118. [p. 35] A court of assistants held at Pewterers' Hall, 8 June 1605, in the presence of Thomas Wilford, president and the following assistants:

119. Sir Robert Lee, Sir John Watts, Sir John Swynnerton, Sir William Romeney, Robert Chamberlen, William Cokeyne, Nicholas Ling, Arthur Jackson, John Dorrington, Robert Savage, Edward James, Symion Furner, John Newton, William Towreson, Nicholas Stile, Thomas Owen, Richard Wych, Robert Cobb, George Hanger, Thomas Forman, John Whitson of Bristol, Richard Langley, secretary, Roger Howe, late treasurer, Percival Brooke of York.

120. First, the president announced that the king had been graciously pleased to grant the company a new charter which had been sealed with the great seal of England on the preceding Saturday and bore the date 31 May 1605. The charter was then read out in its entirety by Richard Langley the secretary.

121. After the reading it was resolved

that letters should be presently written by Mr. President to the severall port townes to intimate and make knowne unto them his Majesty's gratious favour in that behaulf, to th'end they may ioyne and advise with the company for the laying Downe of good orders and constitutions for the government of the societie.

122. [p. 36] It was agreed in the meantime to set up a committee composed of the president, Sir John Swynnerton, Sir William Romeney, Mr. Cokayne, Mr. Wyche, Mr. Howe, Mr. Dorrington, Mr. Jaxon, Mr. Whitson of Bristol, Mr. Newton, Mr. Brooke of York, Mr. Owen, Mr. Towreson and Mr. James or any seven of them. They were entreated to meet at Merchant Tailors' Hall the following morning,
to consider of the oathes and ordinances for the government of the company, and to prepare the same in all readines against the next court of Assistaunts, to th'end Mr. President, Assistents and other officers and freemen may then be sworne, and so to proceed for the establishing of goverment in the company with speed, and to take order with the Customers that no entries be made of the goods of any but only of such as be free of the company.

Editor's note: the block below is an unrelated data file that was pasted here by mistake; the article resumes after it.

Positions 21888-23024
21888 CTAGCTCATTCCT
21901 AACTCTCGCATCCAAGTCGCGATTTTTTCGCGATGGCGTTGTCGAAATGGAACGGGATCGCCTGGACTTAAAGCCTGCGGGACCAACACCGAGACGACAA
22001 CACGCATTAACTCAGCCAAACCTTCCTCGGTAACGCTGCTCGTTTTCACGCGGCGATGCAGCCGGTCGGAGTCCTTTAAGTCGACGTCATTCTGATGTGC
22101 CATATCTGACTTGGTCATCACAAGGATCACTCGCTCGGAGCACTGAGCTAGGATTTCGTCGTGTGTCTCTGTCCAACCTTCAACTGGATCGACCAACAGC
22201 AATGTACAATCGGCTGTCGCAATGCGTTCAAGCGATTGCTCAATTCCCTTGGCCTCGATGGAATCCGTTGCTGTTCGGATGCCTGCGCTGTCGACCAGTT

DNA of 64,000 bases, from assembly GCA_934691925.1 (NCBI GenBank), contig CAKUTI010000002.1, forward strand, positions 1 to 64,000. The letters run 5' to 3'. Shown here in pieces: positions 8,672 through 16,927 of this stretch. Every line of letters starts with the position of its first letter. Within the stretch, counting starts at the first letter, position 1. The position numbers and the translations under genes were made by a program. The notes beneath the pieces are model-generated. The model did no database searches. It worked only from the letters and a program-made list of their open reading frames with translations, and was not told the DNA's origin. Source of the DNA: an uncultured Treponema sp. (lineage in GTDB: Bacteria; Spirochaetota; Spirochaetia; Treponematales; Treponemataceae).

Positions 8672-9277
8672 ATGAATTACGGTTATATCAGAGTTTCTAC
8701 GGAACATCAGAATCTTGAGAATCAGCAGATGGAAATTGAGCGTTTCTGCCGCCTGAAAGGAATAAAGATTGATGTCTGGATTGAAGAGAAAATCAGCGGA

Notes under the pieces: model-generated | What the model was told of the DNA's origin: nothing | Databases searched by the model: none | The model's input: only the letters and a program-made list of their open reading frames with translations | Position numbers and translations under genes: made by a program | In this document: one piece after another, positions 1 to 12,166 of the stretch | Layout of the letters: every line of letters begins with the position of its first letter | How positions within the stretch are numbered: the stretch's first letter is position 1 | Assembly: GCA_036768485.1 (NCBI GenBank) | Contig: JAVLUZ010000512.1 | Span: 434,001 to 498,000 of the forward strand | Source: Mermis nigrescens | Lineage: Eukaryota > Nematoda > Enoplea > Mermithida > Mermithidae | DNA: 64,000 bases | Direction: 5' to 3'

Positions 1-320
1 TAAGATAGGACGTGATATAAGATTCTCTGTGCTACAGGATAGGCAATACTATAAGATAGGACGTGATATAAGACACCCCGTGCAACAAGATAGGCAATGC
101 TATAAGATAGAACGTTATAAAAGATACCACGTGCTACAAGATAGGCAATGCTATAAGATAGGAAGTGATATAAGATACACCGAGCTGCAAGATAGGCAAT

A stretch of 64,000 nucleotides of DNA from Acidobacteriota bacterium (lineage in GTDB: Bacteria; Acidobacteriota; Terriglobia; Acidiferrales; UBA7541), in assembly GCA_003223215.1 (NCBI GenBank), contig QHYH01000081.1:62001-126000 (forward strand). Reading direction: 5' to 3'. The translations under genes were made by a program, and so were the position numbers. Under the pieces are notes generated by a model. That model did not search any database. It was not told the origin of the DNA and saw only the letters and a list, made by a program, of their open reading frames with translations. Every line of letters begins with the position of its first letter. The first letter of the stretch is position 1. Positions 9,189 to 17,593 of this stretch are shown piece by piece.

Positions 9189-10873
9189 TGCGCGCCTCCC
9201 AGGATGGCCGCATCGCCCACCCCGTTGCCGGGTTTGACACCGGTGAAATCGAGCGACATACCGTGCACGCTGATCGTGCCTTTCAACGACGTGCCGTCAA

123.An assembly held at Merchant Tailors' Hall on Saturday 8 June 1605 by the following worshipful persons:

124. The president, Sir John Swynnerton, Mr. Cokayne, Mr. Wyche, Mr. Dorrington, Mr. Jackson, Mr. Newton, Mr. Howe, Mr. Owen, Mr. James, Mr. Whitson of Bristol, Mr. Brooke of York, Mr. Chaple of Exeter.

125. In accordance with the order made at the last court of assistants the abovenamed persons

spent the forenoone in perusing the awncient oathes and divers of the old ordynaunces awnciently made for the goverment of this Company and according as tyme and occasion did require did alter some few thinges therein, and did defer the consideration of the residue of the said ordynaunces untill some other tyme.

126. [p. 37] A general court held at Pewterers' Hall on the morning of Wednesday 12 June 1605 in the presence of Thomas Wilford, president and the following assistants:

127. Sir Robert Lee, Sir William Romeney, Mr. Staper, Mr. Chamberlen, Mr. Cokayne, Mr. Newman, Mr. Ling, Mr. Jackson, Mr. Dorrington, Mr. Savage, Mr. James, Mr. Bowyer, Mr. Newton, Mr. Towreson, Mr. Cobb, Mr. Hanger, Mr. Sweene, Mr. Forman, Richard Langley, secretary.

128. Also present were Sir Thomas Pullison, Mr. Howe the former treasurer, Mr. Brooke of York and divers of the generality.

129. ffirst at this generall court the King's Majesties moast gracious charter under his highnes greate seale of England conteyning fyve skyns of vellam and bearing date the 31 day of May last being in the Third yeere of his Majesty's Raigne of his Realmes of England ffrance and Ireland, and of Scotland the eight and thirteth was openly redd in the presence of the Assistants and generality here present.

130. After reading, Thomas Wilford the president named in the charter took his oath of office.

131. Richard Langley as the secretary named in the charter also took the oath appointed for his office.

132. [p. 38] The eighteen assistants who were present at the court, as before named, 'did also receive and take the oath for th'execution of the said places'.